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Friction and normal force on an incline

  1. Oct 30, 2012 #1
    I have an incline A that is very steep reaching a vertical height of h and another one B which is less steep with the same vertical height. So using the work energy theorem: in A, KE+work done against friction=mgh so the work done against friction and initial KE is equal to the gain in gravitational potential energy. In B, KE+work done against friction=mgh also. So again the work done against friction and intial KE is equal to the increase in mgh.

    So from this we can say that the work done against friction is equal to each other as in both cases the initial KE is the same as each other. (KE+work done=KE+work done). But in A, the distance is lesser than in B. Since work done=forceXdistance so the friction in A is greater than in B?

    And since friction is the coefficient of friction multiplied by the upwards force, since the roughness is assumed to be the same for this example, as A is greater than B and the coefficient is the same so won't A have a greater normal upwards force? Thanks for the help :smile:

    Last edited: Oct 31, 2012
  2. jcsd
  3. Oct 30, 2012 #2
    You are contradicting yourself. As you have assumed, the frictional force is the same in both cases. As a result, the work done in B would be more than the work done in A because the distance covered by a 'body' sliding down slope A would be less than B, hence, less work is done against friction in A as compared to B.

    By Principle of Conservation of Energy, the final total energy must be equal to the initial total energy. Given that in both cases, the 'body' possesses the same amount of initial Gravitational Potential Energy, the final total energy must be the same. As a result of larger work done against friction in B, the 'body' in A will possess more Kinetic Energy at the end of the slope.

    Now, visiting the question about the Normal Force, you can draw out the free-body diagram to see it for yourself. The resultant force of Friction and Normal force should be opposite and of the same magnitude with Weight. What you get would be a larger Normal force in case B.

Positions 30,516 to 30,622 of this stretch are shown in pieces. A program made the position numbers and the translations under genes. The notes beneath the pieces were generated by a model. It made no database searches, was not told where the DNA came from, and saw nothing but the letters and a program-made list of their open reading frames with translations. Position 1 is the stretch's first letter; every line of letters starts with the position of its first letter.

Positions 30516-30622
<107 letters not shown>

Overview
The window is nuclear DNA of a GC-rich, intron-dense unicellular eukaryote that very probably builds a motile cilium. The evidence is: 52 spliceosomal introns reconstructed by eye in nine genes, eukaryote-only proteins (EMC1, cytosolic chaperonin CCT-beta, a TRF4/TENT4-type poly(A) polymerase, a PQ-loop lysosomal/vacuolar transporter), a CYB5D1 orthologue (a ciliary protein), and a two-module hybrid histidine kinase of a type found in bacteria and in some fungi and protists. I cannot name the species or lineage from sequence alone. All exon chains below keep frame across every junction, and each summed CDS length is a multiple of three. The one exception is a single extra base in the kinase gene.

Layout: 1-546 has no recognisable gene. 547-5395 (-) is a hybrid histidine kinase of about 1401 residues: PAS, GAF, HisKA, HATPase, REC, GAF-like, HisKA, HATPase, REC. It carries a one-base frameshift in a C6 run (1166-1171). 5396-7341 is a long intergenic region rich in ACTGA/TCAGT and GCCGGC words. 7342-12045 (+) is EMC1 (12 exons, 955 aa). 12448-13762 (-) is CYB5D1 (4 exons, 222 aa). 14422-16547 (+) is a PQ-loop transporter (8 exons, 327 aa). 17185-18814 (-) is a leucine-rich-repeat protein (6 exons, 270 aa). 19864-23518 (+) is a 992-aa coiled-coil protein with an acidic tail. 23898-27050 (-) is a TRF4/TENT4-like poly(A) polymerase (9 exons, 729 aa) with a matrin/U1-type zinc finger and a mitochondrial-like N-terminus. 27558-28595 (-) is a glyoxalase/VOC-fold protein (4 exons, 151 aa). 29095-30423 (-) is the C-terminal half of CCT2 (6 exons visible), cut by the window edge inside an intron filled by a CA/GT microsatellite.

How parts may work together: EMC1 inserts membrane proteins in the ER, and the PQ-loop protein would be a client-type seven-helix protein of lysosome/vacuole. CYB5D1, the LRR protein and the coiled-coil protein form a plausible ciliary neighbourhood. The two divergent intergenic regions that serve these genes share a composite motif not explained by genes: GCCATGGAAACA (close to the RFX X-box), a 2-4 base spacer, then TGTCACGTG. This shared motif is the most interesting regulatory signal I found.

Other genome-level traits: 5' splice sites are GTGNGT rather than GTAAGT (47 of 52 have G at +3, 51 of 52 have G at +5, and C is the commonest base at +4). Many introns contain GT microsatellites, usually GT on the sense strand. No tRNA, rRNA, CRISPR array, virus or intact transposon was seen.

Hope that helps :)
  4. Oct 31, 2012 #3
    I'm not sure what you mean because in http://www.physicsclassroom.com/mmedia/energy/au.cfm it shows that the work done to bring it up is the same. So KE+work done against =mgh for both cases right?

    I didnt say that the friction was the same. I mentioned that the work done against friction is the same. Again you contradict yourself with the normal force. In both examples the normal force is different due to the different angles of inclination as I mentioned in the start. Since friction is μN and N is different the friction cannot be the same?

    Is there something wrong with my theory here? Thanks for the help :smile:

    Hi I also edited the first post to make it clearer.
    Last edited: Oct 31, 2012
  5. Oct 31, 2012 #4
    I agree with you on the part where KE+work done against =mgh. I did not disagree with it. It adheres to the principle of Conservation of Energy.

    I will get this straight. The Normal force and friction force are different in both cases. The work done against friction is also different in both case.

    The real problem is that your question does not specify any details on the slope as well as the 'body' in motion. As such, I have to assume one variable to be constant to tell you the exact answer. If you want to consider both variables then there will be no exact answer.
  6. Oct 31, 2012 #5
    If they both start with the same KE, they will not reach the same height, h, due to the friction.
    So you have either the same KE and different values of h or same values of h but different initial KEs.
    It would be useful for both yourself and people reading your posts, to specify the actual problem, with all conditions. Playing with equations out of context is quite useless and confusing.
  7. Oct 31, 2012 #6


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    It's not clear which way the block moves. If it starts at the top at rest and slides down then yes, final KE+ work against friction = mgh. But it sounds like it starts at the bottom with some initial KE and comes to rest at the top. In this case friction moves to the other side: initial KE = mgh + work against friction.
    It depends what's the same and what's different in the two set-ups.
    If the coefficient of friction is the same and the height is the same, the work done against friction cannot be the same. The normal force varies as cos(θ) (angle of slope to horizontal), so the dynamic friction does too. The distance the force moves, for fixed h, varies as cosec(θ). So the work done must vary as cot(θ). It follows that the change in KE must be different.
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